The Calgary Flames are entering 2019-2020 with designs on winning it all, as you might expect from all 31 NHL teams. But this time, Calgary stands a more-than-fair chance of making the playoffs in back-to-back seasons for the first time in about a decade and winning it all.
The Flames finished first in the Western Conference last season and shocked the world with a first round playoff exit, essentially mirroring the Tampa Bay Lightning’s stunning ouster in the Eastern Conference.
Calgary didn’t do much in the off-season in terms of changing the roster, which is good because this is a solid bunch. Goalie Cam Talbot was signed to a one-year contract after Mike Smith headed to Edmonton, while Milan Lucic was landed in a swap that sent James Neal to the Oilers.
“What we’ve tried to do a little bit this summer and even going into last year was the introduction of a lot of young players over the last year,” general manager Brad Treliving said. “We think we’ve got some good young players here. A lot of them got their feet wet last year and we’re looking for them to continue to grow.”
Johnny Gaudreau lit the lamp for a career-high 36 goals last season, finishing with 99 points. That made him the second-best left winger in the NHL behind Brad Marchand. He’s the most effective pure scorer on the Flames and he’ll see plenty of time in five-on-five and on the power play. That will boost his value exponentially.
Matthew Tkachuk blew his standard points production out of the water in 2018-2019, putting up 77 in 80 games. He had 11 goals on the power play, one more than 2017-2018, and a career-high 207 shots on target. Tkachuk also delivered 104 hits, but he’s a restricted free agent and things could stall up. The intent is to get him to camp on time, of course.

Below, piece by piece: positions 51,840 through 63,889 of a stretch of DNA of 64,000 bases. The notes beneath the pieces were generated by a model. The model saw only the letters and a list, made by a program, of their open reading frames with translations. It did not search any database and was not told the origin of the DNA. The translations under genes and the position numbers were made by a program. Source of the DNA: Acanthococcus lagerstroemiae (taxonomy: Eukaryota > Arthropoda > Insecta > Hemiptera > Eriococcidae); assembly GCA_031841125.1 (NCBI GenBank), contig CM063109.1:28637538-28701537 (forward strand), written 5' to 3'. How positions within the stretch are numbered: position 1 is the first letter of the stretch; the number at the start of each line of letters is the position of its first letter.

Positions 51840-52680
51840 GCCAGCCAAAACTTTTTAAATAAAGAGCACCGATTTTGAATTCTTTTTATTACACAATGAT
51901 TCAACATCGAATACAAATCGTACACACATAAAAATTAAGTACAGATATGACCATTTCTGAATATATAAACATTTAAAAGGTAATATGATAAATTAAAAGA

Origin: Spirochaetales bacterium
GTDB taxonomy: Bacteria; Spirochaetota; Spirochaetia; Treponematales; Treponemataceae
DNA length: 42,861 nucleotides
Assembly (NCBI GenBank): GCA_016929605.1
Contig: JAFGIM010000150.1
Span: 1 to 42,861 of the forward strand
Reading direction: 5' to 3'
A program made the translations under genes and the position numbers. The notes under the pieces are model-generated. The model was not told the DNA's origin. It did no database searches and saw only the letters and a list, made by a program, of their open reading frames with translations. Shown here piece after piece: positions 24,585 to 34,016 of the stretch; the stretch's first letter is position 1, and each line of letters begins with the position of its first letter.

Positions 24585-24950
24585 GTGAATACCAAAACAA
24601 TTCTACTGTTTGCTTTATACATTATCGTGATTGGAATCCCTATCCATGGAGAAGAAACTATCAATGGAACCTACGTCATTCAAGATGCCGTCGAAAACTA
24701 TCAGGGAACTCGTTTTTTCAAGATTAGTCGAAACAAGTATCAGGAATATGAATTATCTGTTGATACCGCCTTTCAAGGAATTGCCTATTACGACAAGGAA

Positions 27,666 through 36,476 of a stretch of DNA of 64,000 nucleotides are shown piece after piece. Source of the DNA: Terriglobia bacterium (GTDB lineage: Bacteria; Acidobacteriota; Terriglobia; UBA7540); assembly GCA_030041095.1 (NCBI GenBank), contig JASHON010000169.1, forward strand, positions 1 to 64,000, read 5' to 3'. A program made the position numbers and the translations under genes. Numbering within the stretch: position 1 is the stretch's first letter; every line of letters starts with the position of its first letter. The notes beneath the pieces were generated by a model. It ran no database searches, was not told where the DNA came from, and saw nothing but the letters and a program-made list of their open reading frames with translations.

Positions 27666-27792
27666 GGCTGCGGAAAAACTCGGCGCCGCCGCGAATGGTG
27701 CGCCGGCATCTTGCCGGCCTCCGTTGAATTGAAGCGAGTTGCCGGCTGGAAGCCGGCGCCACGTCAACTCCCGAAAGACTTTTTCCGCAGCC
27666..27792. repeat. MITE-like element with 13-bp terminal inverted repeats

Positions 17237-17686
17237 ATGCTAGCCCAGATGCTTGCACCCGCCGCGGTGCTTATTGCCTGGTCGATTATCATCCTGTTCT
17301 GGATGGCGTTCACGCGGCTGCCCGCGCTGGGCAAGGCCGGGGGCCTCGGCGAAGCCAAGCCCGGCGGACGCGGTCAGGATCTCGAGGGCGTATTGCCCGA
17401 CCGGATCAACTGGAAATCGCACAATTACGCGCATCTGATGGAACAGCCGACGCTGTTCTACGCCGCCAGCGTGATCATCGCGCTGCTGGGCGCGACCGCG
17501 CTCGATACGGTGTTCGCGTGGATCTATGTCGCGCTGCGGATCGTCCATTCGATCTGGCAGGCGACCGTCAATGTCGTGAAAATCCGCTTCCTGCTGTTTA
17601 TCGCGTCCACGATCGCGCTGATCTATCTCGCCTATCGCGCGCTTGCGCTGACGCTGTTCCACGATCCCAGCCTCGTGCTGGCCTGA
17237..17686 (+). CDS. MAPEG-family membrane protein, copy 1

Centre Sean Monahan continued the 2018-2019 trend of exceeding expectations with a career-high 82 points in 78 games. The 24-year-old had a dozen goals on the power play and should be up for plenty of production this season thanks to exposure to Gaudreau. That combination has proven lethal for the Flames.
Elias Lindholm fleshes out that top line for Calgary and, like the aforementioned, put up career-high totals last season. The 24-year-old Boden native had 27 goals and a monstrous 51 assists for 78 points. In 2017-2018, he managed 44 points. His previous career-high was a 45-point campaign in 2016-2017.
The Flames enter 2019-2020 with the Norris-winning Mark Giordano playing some of the best hockey of his career. The 35-year-old posted a career-high 74 points last season, including 17 goals, and was a big part of Calgary’s effective offence. His resolve and ability to rush the puck forced the issue for many an opponent.
Noah Hanifin put up a career-high 33 points and finished with a plus-18, the first time in his career he’s been a plus-player overall. Despite being just 22-years-old, Hanifin has a wealth of experience in the Calgary system. That will serve him well as the Flames look to bring up some fresh faces on the blueline.
Rasmus Andersson is one such player. He emerged last season with 19 points in 79 games and looked every bit like a top-four guy. 20-year-old Juuso Valimaki could see an uptick in ice time in 2019-2020. The same goes for Oliver Kylington, who produced eight points in 38 games last season.
With Smith out of the picture, it’s up to David Rittich to carry the load in Calgary. He split time with Smith last season and was always going to be the guy in the Flames’ crease, but is he ready? Talbot can help shoulder the load, which could set up an interesting dynamic for the team.
Rittich went 27-9-5 last season but didn’t start a playoff game. That could change this time around, which would go a long way to solidifying his role. He should earn about 50 starts this season.
The Flames have all the pieces in place to make another shot at Stanley Cup glory. This time around, they’ll hope for a more post-season luck. They hit a hot hand in Colorado, but there’s plenty to build on and the young blood in Calgary suggests the potential for a deeper, better run.
Photo credit: NHL